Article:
The Water, Peace and Security Partnership (WPS), headquartered in the Netherlands, is developing something extremely novel and beneficial. A project that consists of an early warning tool based on artificial intelligence, with the intention of being able to track vital liquid supplies around the world.
The idea is to combine social, demographic and economic data with which they will be able to detect water wars at least a year before they start. This will definitely allow us to take the necessary measures to prevent them.
According to WPS, during tests the system was able to predict more than three quarters of the water wars in the Republic of Mali, West Africa. So the organization hopes to have the tool up and running worldwide by the end of this year.
Machine learning and big data tool to act on water wars
Susanne Schmeier, of the IHE Delft Institute for Water Education and who heads the WPS, comments:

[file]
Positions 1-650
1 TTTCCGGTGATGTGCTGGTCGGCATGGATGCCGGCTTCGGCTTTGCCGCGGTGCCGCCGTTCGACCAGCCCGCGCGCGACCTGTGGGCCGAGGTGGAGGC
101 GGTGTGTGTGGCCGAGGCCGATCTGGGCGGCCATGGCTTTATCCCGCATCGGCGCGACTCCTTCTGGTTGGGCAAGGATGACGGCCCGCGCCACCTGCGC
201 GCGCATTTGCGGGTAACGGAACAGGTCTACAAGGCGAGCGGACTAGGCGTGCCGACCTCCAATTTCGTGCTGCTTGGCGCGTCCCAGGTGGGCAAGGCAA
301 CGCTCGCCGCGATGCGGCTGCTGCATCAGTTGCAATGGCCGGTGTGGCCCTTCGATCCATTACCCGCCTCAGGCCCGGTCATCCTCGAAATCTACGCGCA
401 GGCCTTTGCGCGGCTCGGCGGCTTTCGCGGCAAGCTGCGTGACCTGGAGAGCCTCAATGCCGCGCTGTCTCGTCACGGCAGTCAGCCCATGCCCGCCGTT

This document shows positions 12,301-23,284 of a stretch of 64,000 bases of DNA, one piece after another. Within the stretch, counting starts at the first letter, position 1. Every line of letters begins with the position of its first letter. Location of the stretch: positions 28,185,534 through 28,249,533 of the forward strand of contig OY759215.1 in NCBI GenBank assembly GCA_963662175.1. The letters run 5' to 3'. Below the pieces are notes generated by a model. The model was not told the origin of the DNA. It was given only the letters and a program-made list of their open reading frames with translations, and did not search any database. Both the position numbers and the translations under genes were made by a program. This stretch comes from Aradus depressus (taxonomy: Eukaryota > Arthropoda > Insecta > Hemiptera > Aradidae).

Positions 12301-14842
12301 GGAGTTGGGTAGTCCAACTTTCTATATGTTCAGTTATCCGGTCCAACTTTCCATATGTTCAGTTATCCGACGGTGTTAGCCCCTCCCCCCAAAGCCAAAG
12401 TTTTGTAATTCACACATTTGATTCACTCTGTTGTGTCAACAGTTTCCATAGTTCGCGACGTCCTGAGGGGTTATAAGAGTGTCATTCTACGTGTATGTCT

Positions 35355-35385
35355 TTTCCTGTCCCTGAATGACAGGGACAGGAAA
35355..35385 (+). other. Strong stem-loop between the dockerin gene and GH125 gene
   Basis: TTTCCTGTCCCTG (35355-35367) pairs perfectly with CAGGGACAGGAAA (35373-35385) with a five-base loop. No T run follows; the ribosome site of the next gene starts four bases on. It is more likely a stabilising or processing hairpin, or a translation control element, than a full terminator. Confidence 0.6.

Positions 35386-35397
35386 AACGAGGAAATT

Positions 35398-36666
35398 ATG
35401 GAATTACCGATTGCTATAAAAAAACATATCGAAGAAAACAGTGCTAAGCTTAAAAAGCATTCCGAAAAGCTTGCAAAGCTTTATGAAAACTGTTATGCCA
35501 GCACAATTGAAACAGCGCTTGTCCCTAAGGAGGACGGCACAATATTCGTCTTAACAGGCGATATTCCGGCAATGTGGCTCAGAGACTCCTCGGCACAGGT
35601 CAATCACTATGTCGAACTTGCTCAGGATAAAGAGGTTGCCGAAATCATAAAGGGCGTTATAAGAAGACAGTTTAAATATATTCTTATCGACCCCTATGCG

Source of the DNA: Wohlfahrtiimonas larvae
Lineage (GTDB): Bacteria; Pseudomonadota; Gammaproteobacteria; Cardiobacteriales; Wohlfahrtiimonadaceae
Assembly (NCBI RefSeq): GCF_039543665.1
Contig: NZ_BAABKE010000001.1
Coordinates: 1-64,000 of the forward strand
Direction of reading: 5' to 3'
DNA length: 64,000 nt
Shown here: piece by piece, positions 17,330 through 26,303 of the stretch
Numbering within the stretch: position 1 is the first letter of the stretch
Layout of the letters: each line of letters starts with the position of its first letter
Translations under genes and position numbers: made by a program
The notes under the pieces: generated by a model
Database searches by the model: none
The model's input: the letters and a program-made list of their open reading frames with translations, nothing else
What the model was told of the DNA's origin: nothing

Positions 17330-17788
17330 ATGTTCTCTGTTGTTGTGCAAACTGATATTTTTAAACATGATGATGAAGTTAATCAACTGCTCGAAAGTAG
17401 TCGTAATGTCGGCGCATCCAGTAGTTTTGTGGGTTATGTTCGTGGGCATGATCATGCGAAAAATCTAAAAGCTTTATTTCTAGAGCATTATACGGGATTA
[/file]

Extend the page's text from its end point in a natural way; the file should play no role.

“We want to detect conflicts early enough to engage in a dialogue process to help address them. The ideal is to mitigate or resolve conflicts.”
And, although previous attempts to predict crises have failed, all because the causes of such conflicts are often very varied and locally specific. The WPS says this particular tool represents a major breakthrough in terms of remote sensing, machine learning and big data processing to provide the alerts.
Data from NASA and European Space Agency satellites, which monitor water resources worldwide, are then used. It then cross-checks them with data from governments, international agencies and research organizations, and this will give the hotspots of potential water wars.
Charles Iceland of the World Resources Institute, who is also working on the development of the tool, said:
“Machine learning is able to detect patterns in data that humans cannot.”
He further added:
“The early warning system serves as a prioritization tool.
We can determine the most agitated points, the places you have to deal with immediately. compared to other places that may be simmering or well.”
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